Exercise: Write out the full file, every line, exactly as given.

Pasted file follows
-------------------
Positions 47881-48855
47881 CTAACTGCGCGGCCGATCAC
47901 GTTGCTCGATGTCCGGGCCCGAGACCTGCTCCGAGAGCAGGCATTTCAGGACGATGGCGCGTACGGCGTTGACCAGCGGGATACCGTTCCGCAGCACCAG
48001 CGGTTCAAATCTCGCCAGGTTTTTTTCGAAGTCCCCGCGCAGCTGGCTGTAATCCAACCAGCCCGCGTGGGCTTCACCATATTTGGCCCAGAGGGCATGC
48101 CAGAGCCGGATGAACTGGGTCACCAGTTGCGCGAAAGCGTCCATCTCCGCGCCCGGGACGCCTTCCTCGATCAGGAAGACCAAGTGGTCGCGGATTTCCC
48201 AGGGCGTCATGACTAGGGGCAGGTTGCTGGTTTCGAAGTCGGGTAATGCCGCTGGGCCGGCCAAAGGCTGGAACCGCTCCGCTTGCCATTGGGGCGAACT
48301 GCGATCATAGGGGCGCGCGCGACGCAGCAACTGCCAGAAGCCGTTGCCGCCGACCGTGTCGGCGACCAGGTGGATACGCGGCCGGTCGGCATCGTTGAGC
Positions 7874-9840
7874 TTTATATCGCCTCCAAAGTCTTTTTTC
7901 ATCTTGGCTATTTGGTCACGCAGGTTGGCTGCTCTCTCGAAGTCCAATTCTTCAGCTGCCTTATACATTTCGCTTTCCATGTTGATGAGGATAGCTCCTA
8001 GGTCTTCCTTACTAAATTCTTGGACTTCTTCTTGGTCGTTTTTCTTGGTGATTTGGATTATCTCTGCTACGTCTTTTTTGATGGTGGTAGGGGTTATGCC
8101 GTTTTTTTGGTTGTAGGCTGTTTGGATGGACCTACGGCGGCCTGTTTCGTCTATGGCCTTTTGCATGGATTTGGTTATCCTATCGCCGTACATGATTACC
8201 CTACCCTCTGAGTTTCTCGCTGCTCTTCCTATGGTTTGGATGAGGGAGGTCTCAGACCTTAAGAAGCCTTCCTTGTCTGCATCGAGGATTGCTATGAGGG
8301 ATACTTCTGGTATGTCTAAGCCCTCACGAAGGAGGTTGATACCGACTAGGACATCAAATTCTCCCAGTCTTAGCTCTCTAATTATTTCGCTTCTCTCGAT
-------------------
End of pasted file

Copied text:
Positions 47881-48855
47881 CTAACTGCGCGGCCGATCAC
47901 GTTGCTCGATGTCCGGGCCCGAGACCTGCTCCGAGAGCAGGCATTTCAGGACGATGGCGCGTACGGCGTTGACCAGCGGGATACCGTTCCGCAGCACCAG
48001 CGGTTCAAATCTCGCCAGGTTTTTTTCGAAGTCCCCGCGCAGCTGGCTGTAATCCAACCAGCCCGCGTGGGCTTCACCATATTTGGCCCAGAGGGCATGC
48101 CAGAGCCGGATGAACTGGGTCACCAGTTGCGCGAAAGCGTCCATCTCCGCGCCCGGGACGCCTTCCTCGATCAGGAAGACCAAGTGGTCGCGGATTTCCC
48201 AGGGCGTCATGACTAGGGGCAGGTTGCTGGTTTCGAAGTCGGGTAATGCCGCTGGGCCGGCCAAAGGCTGGAACCGCTCCGCTTGCCATTGGGGCGAACT
48301 GCGATCATAGGGGCGCGCGCGACGCAGCAACTGCCAGAAGCCGTTGCCGCCGACCGTGTCGGCGACCAGGTGGATACGCGGCCGGTCGGCATCGTTGAGC
Positions 7874-9840
7874 TTTATATCGCCTCCAAAGTCTTTTTTC
7901 ATCTTGGCTATTTGGTCACGCAGGTTGGCTGCTCTCTCGAAGTCCAATTCTTCAGCTGCCTTATACATTTCGCTTTCCATGTTGATGAGGATAGCTCCTA
8001 GGTCTTCCTTACTAAATTCTTGGACTTCTTCTTGGTCGTTTTTCTTGGTGATTTGGATTATCTCTGCTACGTCTTTTTTGATGGTGGTAGGGGTTATGCC
8101 GTTTTTTTGGTTGTAGGCTGTTTGGATGGACCTACGGCGGCCTGTTTCGTCTATGGCCTTTTGCATGGATTTGGTTATCCTATCGCCGTACATGATTACC
8201 CTACCCTCTGAGTTTCTCGCTGCTCTTCCTATGGTTTGGATGAGGGAGGTCTCAGACCTTAAGAAGCCTTCCTTGTCTGCATCGAGGATTGCTATGAGGG
8301 ATACTTCTGGTATGTCTAAGCCCTCACGAAGGAGGTTGATACCGACTAGGACATCAAATTCTCCCAGTCTTAGCTCTCTAATTATTTCGCTTCTCTCGAT